I feel like we are in a Black Renaissance right now. We’ve always been told that we are a specific, targeted audience and it’s not enough. Black Panther has shown Hollywood that we are not just in the United States, or in one specific location, but that we are a multitude of cultures and we’re everywhere. There are people who want to see these various cultures that identify with the Black experience. What really pushed me is, I am an actress first, so it was about creating opportunities that I felt was worth talking about.
I would go to these auditions, and in the independent world, unfortunately, it is still very male-dominated in the filmmaking world. And the roles were not always multifaceted. The character’s role was to serve a purpose for the male character, like, the girlfriend or the baby mother. I am a trained actor, I studied at the William Esper Studio. I wanted to show them that we can play different types of people, and not just what we see all the time on TV. Because of that, I felt that it was my duty as an actor who is also blessed as a writer, to take advantage of the space that Jordan Peele, Ryan Coogler, Ava DuVernay, and Issa Rae created. I should be doing this, too. In creating opportunities for myself, both A Night at the Table and Appetizer are getting a lot of attention, and there’s a lot of creative passion. I thought I am really doing something here.
With, Appetizer, you had a production crew of Black women, which was important to you.
Exactly. I wanted to create opportunities not just for myself, but for others. You have to step out and be a leader. I needed to build a community. So many people are hesitant to walk into their truth, and, I understand because I was like that in the beginning. We need to show Black women in roles in front of and behind the camera.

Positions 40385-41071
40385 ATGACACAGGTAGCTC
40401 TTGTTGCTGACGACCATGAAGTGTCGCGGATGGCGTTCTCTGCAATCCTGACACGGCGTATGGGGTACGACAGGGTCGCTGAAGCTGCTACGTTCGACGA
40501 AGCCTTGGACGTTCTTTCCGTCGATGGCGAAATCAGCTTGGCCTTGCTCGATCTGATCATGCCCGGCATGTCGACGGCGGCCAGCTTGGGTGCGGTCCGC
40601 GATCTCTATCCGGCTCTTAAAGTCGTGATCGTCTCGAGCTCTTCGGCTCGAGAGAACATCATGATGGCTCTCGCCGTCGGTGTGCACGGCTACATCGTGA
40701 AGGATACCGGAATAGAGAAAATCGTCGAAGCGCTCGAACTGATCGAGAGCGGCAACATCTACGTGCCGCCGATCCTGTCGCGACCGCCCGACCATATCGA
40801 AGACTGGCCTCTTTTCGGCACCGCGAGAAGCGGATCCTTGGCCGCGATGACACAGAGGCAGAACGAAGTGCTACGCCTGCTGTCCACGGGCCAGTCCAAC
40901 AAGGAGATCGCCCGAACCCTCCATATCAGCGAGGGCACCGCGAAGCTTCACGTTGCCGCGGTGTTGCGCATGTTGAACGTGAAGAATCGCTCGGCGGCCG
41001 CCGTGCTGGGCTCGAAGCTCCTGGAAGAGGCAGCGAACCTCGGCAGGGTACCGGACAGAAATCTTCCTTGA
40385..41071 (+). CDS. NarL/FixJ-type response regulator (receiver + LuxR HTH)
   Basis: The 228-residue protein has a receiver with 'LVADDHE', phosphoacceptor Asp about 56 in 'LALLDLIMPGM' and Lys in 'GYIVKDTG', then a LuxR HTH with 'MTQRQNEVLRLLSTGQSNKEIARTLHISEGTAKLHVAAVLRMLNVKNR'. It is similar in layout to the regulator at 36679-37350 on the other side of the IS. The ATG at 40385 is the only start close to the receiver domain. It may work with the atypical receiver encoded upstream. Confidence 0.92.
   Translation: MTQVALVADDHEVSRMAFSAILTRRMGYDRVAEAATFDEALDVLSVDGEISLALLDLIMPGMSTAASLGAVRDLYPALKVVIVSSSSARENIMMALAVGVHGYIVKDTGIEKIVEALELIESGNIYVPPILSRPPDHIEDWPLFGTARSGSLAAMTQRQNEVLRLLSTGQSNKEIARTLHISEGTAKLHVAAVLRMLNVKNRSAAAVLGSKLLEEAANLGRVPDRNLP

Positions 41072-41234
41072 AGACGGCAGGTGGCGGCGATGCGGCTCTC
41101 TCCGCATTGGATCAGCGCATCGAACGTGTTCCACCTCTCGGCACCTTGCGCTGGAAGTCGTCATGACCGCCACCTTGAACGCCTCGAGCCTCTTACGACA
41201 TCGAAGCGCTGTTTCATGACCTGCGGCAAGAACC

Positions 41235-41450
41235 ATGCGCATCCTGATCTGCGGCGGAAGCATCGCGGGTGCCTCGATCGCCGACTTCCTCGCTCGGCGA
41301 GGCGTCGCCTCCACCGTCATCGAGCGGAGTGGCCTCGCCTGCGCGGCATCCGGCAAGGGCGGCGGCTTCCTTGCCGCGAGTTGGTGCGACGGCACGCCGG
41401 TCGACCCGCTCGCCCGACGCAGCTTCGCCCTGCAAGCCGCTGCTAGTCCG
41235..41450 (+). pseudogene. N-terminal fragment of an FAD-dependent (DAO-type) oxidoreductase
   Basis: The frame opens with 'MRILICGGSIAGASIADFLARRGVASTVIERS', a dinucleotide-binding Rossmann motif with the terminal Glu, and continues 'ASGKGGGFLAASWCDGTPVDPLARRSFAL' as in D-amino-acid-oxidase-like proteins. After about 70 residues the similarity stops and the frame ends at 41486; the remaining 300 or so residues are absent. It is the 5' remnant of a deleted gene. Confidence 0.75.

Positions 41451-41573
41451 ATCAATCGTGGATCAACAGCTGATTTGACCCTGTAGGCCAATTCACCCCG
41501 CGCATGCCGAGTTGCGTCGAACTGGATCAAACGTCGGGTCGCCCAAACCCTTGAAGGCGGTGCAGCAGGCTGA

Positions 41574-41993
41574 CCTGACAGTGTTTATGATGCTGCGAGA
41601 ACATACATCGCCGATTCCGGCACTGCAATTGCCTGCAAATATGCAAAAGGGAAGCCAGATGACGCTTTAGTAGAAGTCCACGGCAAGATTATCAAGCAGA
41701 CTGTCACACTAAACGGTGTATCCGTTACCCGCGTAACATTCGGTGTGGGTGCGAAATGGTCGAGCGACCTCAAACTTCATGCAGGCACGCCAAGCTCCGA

We’re seeing more Black women in the spotlight beyond acting and singing.
Oh my God, we are killing it! It’s because, for so long, we’ve had to sort of wait for permission. But what I like about us in general, is, more than ever, we will seek our own voices. It’s like, we have been silent for so long, and, now, you are going to see us, hear our voices and recognize our geniuses.
Did you always want to be an actress, or in the entertainment industry?
I always knew I was going to be a performer. I did not associate the term, actor with what I was doing until I was maybe 11. If you asked my grandmother or anyone in my family, they’ll tell you yes. They called me, “Star.” I was on stage a lot as a spoken word artist, and I entered competitions. Plus, as a child, I talked to myself a lot, and played out situations all the time (Laughs)!
What’s next with A Flower in Fire?
I want to get these two films into the film festivals, and I have some other projects going on.
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Lisa D. DeNeal, of Gary, IN, is a freelance journalist, editor, and, author. Her latest novel is the romantic comedy, “Extra! Extra! Love!” Other books include, “Dead Lies,” “The Panthers Club (with Alethea Pascascio-Gordon) and, “Unflappable (with Carolyn E. Mosby).”